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Bull fighting in Spain is probably one of the best-known popular customs around the world.
Bullfights are considered one of the symbols of the Hispanic culture. They are not only organized in Spain but also in Portugal, France and part of Latin America, where some customs may vary. However, Spain has the longest season and it is the country in which most of the bullfights take place.
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Bulls started to play an important role in religious ceremonies Iberian tribes organized in prehistoric times. Then, Greeks and Romans introduced fights against bulls as a spectacle and in the Middle Age aristocrats fought them on horseback.
Later on, in the 18th century, humble people started to practice it on foot. Bullfights became incredibly popular and nowadays they are one of the most ancient mass entertainments of the world. In fact, modern bullfighting has evolved very little, adopting its current rules from 250-year-old customs.
Actually, bullfighting is a universe of its own called tauromaquia. Made of hundreds of rules, thousands of traditions and a little bit of superstition, bullfighting evokes one of the most passionate and controversial discussions in and out of Spain.
The Spanish word for bullfighting is corrida de toros that can be literally translated as “running of bulls”.
Bull fighting in Spain is an iconic tradition in which 3 toreros have to fight 2 bulls each and, ultimately, kill them. A bullfight is always held in a round-shape arena or venue called plaza de toros.
The matadores perform in order of seniority, which is set according to the date of each matador‘s alternativa. Thus, the senior one will participate in the first and fourth fights. Then, the second oldest matador will confront the second and fifth bulls. Finally, the least experienced will fight in third and sixth place.
If a matador is gored or injured in any way that prevents him to continue, the senior matador must replace him and complete the fight.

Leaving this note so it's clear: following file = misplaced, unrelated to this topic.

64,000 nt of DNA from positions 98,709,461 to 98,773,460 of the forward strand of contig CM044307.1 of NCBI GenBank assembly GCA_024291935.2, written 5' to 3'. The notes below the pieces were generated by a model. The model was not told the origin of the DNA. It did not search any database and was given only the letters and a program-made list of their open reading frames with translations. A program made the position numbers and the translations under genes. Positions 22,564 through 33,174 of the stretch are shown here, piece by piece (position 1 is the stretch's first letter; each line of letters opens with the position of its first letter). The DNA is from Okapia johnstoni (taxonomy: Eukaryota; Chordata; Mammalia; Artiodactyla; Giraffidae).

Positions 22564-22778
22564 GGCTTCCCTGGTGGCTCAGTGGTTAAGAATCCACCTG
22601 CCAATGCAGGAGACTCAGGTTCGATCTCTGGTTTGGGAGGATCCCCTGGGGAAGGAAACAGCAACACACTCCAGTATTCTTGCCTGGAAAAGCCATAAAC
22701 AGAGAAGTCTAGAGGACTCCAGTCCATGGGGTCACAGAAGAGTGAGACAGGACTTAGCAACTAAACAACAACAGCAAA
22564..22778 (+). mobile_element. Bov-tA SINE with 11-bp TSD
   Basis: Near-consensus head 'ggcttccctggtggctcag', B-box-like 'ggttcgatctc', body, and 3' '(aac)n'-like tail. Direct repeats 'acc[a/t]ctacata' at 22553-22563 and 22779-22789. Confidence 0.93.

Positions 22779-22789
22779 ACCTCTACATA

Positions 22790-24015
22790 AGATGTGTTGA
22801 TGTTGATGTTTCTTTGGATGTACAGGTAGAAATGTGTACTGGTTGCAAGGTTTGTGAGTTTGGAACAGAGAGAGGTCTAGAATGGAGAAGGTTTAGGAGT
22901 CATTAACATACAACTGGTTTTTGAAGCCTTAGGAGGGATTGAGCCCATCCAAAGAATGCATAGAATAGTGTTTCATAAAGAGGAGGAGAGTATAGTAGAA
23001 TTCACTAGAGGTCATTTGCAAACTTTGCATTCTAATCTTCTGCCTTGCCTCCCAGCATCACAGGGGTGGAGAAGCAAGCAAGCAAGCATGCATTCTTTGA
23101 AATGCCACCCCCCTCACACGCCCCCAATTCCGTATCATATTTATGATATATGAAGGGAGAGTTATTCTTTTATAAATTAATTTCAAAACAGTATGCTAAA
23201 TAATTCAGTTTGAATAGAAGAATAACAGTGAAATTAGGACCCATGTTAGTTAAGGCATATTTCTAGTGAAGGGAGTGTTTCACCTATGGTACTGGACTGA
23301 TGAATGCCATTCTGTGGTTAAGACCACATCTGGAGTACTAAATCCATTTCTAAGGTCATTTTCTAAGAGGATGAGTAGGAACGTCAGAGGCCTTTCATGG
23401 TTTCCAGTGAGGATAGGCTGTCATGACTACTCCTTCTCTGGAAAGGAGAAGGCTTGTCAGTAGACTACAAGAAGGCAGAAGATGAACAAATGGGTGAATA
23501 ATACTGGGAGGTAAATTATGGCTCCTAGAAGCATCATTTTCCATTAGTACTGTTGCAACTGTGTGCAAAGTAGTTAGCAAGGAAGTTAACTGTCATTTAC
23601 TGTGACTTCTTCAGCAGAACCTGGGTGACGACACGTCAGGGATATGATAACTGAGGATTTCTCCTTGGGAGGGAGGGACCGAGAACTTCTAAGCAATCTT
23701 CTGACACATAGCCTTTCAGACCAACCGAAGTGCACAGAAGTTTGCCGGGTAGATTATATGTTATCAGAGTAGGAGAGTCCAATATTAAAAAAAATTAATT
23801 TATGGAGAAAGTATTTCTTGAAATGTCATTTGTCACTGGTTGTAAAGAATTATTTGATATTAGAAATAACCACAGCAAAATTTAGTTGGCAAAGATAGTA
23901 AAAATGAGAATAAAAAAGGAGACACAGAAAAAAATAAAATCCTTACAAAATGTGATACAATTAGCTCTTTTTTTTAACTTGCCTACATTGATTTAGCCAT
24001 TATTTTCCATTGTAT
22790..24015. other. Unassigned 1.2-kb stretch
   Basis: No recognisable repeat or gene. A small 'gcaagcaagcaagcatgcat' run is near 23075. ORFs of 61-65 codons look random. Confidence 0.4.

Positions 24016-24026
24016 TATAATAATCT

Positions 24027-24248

There are two different types of bullfights. The most common one is the corrida a pie (on foot) in which the matador fights the bull face to face on the arena. However, there is also the spectacular corrida de rejones in which the torero fights the bull on horseback.
The only major difference is the way of fighting the bull and the torero’s clothes. On foot they look more elegant, while on horseback they wear a more casual and countryside outfit. Other than that, the corrida follows the same structure.
Every bullfight follows the same pattern and is organized identically. Generally speaking, bullfighting is a very strict event and its participants must respect certain rules at all times.
The event starts with the paseíllo, a parade of all the participants. It is basically a presentation of the matadores and the rest of their team.
Once the paseíllo is over, the matadores are ready to start their fights – one at a time and following a certain order. The senior matador goes first.
A bullfight is divided into three tercios or stages. Each stage lasts around 20 minutes and the matador, who is the one in charge of asking for a change of tercio, must respect the timings or the President will warn him.
The order is always the same:
Once the bull is dead, the fight is over and the matador is eventually rewarded if his faena was exceptional. The next matador enters the scene to fight the following bull. The same sequence goes on until the sixth bull is dead.
Similarly to a regular one, a corrida de rejones is also divided into three stages.